This month, a Texas startup will launch a satellite on a SpaceX Falcon 9 that will unfurl a massive array in low-Earth orbit designed to generate a cellular broadband signal that mobile phones will immediately connect to.

AST SpaceMobile will launch its BlueWalker 3 test satellite into orbit from Cape Canaveral, along with another batch of Elon Musk's Starlink broadband satellites.

"Many of us still experience gaps in coverage as we live, work, and travel," AST SpaceMobile Chief Strategy Officer Scott Wisniewski said in a statement. "We want our efforts to significantly increase the availability of cellular broadband globally by providing a space-based network to existing, unmodified mobile phones."

The company holds a Federal Communications Commission experimental license that allows it to initially test its system in Texas and Hawaii.

Over 100 Bluebird satellites with arrays considerably bigger than those of the BlueWalker 3 test unit may make up the final constellation. The size of the company's initial set of operational satellites will, however, be trimmed, according to a recent announcement.

BlueWalker 3's enormous 693-square-foot (64-square-meter) solar array is a concern for astronomers. The business plans to launch over a hundred of its Bluebird final service satellites, which it thinks will be even bigger.

Numerous solar cells on one side of the array collect energy to power antennas on the opposing side, which can project "cells" of network coverage across specific areas of geography on the planet's surface. The system uses the geometry of low-Earth orbit to operate as the world's tallest cell phone tower.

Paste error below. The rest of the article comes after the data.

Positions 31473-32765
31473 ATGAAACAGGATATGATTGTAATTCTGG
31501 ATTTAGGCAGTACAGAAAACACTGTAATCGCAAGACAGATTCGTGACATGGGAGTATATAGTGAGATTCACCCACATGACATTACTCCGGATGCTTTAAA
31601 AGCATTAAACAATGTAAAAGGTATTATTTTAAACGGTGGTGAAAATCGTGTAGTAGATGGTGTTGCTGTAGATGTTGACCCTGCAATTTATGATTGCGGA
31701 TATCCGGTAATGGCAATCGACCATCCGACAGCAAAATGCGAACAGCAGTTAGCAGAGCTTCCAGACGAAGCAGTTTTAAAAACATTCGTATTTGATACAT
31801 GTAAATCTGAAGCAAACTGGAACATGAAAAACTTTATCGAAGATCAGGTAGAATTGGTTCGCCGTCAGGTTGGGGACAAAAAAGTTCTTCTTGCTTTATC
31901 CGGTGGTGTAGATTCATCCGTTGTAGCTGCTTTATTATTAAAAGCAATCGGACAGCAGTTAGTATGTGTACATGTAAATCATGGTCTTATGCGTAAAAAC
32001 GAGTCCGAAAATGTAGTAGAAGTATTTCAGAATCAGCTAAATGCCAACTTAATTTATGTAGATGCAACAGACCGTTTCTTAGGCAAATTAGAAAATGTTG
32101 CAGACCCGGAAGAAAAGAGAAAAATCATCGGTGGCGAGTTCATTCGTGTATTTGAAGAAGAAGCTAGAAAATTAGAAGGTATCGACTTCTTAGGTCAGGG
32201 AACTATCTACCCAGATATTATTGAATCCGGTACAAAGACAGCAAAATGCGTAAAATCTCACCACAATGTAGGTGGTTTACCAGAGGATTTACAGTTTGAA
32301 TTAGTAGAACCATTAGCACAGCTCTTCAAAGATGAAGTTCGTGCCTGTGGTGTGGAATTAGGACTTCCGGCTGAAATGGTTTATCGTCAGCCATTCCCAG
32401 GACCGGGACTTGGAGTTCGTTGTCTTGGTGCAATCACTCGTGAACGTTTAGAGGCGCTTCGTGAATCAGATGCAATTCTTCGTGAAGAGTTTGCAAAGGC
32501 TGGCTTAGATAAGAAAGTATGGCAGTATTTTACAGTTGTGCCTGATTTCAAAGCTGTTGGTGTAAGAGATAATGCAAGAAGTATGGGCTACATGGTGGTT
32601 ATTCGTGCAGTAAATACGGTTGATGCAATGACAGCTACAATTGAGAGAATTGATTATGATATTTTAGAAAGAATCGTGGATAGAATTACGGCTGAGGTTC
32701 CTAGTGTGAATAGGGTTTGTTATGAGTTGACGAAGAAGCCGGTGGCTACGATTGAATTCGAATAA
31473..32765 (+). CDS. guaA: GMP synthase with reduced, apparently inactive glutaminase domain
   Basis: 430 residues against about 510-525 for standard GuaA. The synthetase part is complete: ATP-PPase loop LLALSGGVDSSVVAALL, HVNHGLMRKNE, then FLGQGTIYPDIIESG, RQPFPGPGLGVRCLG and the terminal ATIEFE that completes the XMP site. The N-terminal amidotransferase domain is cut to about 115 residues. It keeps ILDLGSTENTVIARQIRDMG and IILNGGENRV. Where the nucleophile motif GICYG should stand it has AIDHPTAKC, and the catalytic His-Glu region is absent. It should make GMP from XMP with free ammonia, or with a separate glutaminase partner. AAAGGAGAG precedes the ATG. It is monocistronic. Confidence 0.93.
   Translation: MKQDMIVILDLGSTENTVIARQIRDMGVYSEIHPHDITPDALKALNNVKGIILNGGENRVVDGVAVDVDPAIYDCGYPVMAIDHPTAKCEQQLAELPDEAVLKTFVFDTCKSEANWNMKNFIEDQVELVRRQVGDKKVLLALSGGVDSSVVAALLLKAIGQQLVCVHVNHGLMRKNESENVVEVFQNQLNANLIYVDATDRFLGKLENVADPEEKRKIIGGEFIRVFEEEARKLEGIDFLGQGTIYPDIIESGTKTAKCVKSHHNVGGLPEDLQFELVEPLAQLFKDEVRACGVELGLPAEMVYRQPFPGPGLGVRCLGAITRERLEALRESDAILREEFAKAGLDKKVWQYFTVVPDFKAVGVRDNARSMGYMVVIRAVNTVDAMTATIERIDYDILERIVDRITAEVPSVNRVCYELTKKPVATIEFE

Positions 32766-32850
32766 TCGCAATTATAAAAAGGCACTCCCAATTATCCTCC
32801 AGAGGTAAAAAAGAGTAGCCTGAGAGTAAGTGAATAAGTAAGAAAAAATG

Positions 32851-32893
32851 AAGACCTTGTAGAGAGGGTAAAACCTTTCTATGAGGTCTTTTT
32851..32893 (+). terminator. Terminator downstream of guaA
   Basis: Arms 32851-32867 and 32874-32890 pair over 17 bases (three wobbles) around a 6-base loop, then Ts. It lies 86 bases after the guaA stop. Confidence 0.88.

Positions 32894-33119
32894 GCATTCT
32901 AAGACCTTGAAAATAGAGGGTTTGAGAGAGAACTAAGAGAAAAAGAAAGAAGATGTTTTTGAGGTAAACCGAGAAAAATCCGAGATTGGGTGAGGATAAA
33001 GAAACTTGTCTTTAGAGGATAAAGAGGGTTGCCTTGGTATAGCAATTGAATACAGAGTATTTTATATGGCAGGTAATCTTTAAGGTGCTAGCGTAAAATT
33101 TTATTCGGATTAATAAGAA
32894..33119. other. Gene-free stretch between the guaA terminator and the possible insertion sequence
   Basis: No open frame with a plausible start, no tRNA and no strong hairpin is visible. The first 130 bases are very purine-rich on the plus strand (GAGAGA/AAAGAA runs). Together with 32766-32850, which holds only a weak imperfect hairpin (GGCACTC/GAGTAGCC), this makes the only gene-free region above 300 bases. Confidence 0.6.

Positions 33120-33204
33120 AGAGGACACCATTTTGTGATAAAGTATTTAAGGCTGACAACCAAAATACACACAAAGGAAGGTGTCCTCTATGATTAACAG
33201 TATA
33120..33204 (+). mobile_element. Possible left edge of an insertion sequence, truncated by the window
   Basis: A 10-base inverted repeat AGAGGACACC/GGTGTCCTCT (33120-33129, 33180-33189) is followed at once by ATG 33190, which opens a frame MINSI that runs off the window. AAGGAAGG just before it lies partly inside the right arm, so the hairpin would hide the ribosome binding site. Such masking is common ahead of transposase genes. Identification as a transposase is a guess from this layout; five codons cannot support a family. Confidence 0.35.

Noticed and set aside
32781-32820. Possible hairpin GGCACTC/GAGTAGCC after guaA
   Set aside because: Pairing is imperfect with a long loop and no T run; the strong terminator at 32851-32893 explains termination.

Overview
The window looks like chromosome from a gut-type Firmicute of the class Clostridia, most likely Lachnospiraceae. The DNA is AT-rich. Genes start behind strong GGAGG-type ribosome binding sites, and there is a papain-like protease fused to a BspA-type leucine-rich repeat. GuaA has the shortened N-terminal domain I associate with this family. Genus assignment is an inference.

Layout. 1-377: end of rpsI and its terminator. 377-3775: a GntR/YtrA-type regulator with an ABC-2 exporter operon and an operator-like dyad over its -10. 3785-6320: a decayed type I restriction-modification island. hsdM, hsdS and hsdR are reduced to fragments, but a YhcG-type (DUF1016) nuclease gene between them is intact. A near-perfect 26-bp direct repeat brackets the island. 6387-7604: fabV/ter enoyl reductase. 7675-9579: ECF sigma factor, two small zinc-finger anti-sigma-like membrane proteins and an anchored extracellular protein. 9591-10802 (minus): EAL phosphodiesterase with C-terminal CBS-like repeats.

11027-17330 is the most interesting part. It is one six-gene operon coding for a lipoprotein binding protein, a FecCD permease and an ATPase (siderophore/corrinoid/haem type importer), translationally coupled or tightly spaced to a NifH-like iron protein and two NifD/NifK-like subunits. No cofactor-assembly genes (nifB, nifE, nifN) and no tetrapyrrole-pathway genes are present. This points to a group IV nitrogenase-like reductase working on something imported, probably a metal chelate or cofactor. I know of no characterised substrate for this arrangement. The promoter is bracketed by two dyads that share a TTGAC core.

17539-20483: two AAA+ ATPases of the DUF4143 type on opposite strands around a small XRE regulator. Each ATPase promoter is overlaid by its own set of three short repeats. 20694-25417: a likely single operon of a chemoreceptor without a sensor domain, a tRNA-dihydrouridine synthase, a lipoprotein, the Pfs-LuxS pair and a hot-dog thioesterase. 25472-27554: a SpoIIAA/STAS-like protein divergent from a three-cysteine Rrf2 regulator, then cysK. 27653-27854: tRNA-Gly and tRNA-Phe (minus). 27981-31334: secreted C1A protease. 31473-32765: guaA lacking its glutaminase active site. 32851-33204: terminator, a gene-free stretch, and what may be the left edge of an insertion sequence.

Many people are enthusiastic about a booming industry in space-based cellular networks, but the satellite's debut comes at a time when astronomers are concerned about the influence of the new age of satellite mega-constellations on their scientific studies of the universe.

Skywatchers will be monitoring and recording BlueWalker 3's brightness in the coming months as the company tests the satellite's capacity to link to cell phones on the ground.

"Observers on the ground will see bright sunlight reflected from this structure," Sky and Telescope amateur astronomer Anthony Mallama wrote, asking astronomers to document the brightness of the satellite as it passes overhead.

AST SpaceMobile already has carrier contracts with Vodafone, Rakuten, and Orange. It also has a commercial agreement with AT&T.

AST SpaceMobile has not yet revealed which cellular spectrum bands it may offer, although they potentially span between 700-960MHz and 1600-2100MHz.

BlueWalker 3 is currently planned to launch on a Falcon 9 rocket from Kennedy Space Center on Sept. 10.